Various materials are being researched at Empa, some of them with surprising properties. For example, there are elastomers that react to current and that contract or expand depending on the voltage applied. Two decades ago, a few researchers wondered what you could do with something like this. The result is almost ready to be marketed now – and could revolutionise electronic control elements.

The actuators developed by Gabor Kovacs (left) have the potential to make the leap from a research laboratory to a large-scale industrial application. Dorina Opris tailored the polymer films to meet specific needs. (Photo: Basil Stücheli/ETH Board)

Does something have to be set in motion? Nature relies on muscles, technology on motors; nature deforms, technology turns and screws. That could all be about to change, because researchers from Empa are in the process of bringing low-cost, mass-produced actuators to market maturity. They are based on technology that is basically simple, but rather secretive. Dielectric elastomers belong to the group of electroactive polymers and are materials that deform when electrical voltage is applied. Why they do this is still being researched at molecular level. In the last 20 years, scientists have learned how to “rein in” these materials in such a way that the deformation is very precise and can be finely manipulated. “It’s not that easy to create a linear movement,” says Pierangelo Gröning, member of the directorate and Head of the “Modern Materials and Surfaces” department. However, Empa has steadily progressed towards this goal over the years and been able to do so at comparatively deep or low voltages thanks to its know-how. Thus, the actuators developed by Gabor Kovacs have the potential to make the leap from a research laboratory to a large-scale industrial application.

The test actuators are like a soft stack of plastic in your hand, consisting of many thin plates. It might look unspectacular, but a lot of research work has gone into the ten-centimetre high stack. Kovacs recalls that a research programme was launched at Empa in 2000 with the aim of deforming mechanical structures with electrical signals. However, the mate-rials known at that time could hardly be used for specific applications. They did too little and were too expensive. However, believing firmly in the technology’s potential, they decided to move forward and set up the Functional Polymers department to develop these materials themselves. This makes actuators a “classic Empa case,” says Gröning, since they have their origins in materials research. What sets Empa apart is that the idea will then be refined “in this way in two different laboratories”. The engineering challenge was compounded by the optimisation of the material.

“Electroactive polymers have the potential to revolutionise electronic controls.” Pierangelo Gröning, member of the directorate and Head of the “Modern Materials and Surfaces” department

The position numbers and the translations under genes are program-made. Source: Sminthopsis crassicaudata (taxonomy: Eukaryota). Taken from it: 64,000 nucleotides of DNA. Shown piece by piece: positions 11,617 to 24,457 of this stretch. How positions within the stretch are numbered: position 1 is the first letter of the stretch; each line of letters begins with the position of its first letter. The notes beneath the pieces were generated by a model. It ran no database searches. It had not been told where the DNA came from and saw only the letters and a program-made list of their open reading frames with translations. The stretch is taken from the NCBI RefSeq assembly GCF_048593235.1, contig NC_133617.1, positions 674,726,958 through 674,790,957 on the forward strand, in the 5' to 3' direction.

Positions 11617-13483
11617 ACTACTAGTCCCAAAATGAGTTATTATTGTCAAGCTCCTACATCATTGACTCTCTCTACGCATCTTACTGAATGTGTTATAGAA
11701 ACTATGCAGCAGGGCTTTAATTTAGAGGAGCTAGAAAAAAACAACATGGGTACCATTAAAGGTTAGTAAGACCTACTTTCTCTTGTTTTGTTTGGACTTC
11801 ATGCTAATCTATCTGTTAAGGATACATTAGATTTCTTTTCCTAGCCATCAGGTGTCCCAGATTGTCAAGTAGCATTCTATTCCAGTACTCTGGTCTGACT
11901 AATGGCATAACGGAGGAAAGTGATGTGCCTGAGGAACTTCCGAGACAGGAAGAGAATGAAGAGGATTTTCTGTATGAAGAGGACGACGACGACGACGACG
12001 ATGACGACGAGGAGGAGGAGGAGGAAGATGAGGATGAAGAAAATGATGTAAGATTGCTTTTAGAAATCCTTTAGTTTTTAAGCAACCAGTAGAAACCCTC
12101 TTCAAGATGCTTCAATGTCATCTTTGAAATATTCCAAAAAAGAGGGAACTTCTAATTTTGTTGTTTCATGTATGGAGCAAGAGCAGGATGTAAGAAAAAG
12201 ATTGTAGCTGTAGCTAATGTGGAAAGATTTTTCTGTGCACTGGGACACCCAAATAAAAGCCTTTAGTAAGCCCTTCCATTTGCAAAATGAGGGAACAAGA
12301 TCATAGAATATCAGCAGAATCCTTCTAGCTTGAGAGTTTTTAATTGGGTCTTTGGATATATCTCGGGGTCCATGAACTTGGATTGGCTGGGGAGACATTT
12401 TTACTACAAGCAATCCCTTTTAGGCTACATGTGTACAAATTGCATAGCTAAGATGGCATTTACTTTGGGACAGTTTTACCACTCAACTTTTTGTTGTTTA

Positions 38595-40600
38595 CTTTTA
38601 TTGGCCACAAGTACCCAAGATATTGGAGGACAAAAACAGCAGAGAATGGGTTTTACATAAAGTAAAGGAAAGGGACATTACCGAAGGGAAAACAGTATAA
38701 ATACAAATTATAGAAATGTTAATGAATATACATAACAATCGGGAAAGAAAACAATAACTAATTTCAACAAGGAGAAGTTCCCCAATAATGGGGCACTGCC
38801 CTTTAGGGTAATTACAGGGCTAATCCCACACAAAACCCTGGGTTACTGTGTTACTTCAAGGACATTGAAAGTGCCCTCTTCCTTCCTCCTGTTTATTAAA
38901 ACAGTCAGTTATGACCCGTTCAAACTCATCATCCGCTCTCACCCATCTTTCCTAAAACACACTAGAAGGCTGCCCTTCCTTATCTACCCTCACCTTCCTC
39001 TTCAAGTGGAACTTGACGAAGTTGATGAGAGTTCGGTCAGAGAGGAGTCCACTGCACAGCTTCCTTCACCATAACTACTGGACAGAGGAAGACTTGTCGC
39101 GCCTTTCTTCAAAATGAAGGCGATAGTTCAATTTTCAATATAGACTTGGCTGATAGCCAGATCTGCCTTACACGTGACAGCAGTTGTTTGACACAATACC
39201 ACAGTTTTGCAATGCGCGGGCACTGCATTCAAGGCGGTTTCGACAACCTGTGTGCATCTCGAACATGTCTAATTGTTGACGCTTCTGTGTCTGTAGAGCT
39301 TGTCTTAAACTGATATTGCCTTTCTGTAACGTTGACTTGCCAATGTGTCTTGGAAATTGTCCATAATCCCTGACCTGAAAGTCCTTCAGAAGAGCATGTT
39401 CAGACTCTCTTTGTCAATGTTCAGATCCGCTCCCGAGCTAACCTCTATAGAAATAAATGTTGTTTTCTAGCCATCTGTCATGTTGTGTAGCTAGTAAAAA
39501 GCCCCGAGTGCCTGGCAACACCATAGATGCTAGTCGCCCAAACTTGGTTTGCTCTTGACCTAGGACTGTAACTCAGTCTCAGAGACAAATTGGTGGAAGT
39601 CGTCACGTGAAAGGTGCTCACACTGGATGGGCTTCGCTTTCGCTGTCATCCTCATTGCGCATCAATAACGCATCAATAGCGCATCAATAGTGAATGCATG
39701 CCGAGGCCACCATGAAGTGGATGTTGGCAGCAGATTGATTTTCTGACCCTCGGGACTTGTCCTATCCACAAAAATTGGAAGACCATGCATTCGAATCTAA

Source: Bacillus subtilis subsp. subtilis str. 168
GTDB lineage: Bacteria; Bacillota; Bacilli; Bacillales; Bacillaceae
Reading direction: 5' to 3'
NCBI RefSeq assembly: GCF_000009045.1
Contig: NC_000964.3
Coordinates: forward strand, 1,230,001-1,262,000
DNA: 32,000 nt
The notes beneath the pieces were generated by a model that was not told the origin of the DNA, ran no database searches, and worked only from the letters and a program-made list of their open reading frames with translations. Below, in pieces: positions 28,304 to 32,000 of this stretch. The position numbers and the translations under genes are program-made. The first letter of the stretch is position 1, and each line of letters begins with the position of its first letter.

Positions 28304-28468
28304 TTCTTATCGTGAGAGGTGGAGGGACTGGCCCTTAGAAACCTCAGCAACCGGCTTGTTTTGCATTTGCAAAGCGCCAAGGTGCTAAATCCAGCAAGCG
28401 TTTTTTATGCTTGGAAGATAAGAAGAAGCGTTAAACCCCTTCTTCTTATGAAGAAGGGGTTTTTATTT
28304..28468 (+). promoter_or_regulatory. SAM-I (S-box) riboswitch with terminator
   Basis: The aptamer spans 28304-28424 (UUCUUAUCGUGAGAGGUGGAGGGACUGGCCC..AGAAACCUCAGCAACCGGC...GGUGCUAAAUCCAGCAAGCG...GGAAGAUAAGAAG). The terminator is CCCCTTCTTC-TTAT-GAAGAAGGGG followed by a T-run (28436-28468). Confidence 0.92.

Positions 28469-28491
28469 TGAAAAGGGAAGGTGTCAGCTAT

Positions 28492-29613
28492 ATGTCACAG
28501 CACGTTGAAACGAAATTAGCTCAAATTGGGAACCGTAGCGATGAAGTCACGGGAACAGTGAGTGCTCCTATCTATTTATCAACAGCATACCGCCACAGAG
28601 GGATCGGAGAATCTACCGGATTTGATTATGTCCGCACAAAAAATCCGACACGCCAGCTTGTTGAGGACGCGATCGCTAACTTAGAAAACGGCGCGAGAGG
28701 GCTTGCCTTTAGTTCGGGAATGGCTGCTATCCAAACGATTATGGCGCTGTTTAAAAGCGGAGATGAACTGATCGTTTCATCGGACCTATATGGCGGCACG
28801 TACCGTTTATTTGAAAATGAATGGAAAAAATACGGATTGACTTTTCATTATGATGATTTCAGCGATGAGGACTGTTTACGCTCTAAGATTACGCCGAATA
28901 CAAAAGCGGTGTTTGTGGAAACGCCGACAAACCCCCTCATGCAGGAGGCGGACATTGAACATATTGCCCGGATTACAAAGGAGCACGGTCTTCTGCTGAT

Dorina Opris is involved in the development of more suitable polymer films tailored to specific needs. The breakthrough was achieved thanks to her expertise. She modifies the elastomers that make up the films with dipoles, which makes them more “sensitive”. After modification, they become deformed at much lower voltages. She has also made the films “fit” for the special manufacturing process, in which they are applied to one another like in a 3D printer. This wet stack process also makes the Empa technology unique – automation has already been incorporated.

There are two manufacturing robots in the Kovacs research laboratory. One of the machines prints the finest film layers including stretchable electrodes, one on top of the other, so that a plastic plate about 0.5 millimetres thick slowly grows. This is then cut into small pieces in the other machine and stacked. As soon as electrical voltage is applied, each individual film is deformed marginally, and its thickness changes as well. The result would hardly be noticeable with a single layer, but there are more than 1000 foil layers in a stack. The effect is multiplied accordingly, and the actuators achieve movements from millimetres to centimetres that are even visible to the naked eye. The movement is completely silent, and the actuators compact and light. And reliable. The “artificial muscles” perform their movements thou-sands and millions of times without complaint. The principle can also be reversed: if the foils change thickness under pressure, this appears as an electrical signal.

One of the machines prints the finest film layers including stretchable electrodes, one on top of the other, so that a plastic plate about 0.5 millimetres thick slowly grows. This is then cut into small pieces in the other machine and stacked.

On the one hand, Kovacs envisages that they can be used in the human body as “auxiliary muscles”. However, he also sees great potential in the con-sumer goods industry. Human-machine interaction could be completely transformed by actuators. Imagine a flat user interface that reacts by tactile rather than visual means. Buttons are created as required, and a relief is constantly changing. This is of interest to the car industry, for example. “Morphing cockpits will be standard in cars in ten years,” predicts Kovacs. CTsystems, a business which grew out of his tenacious research work, will put this into practice and bring it onto the market.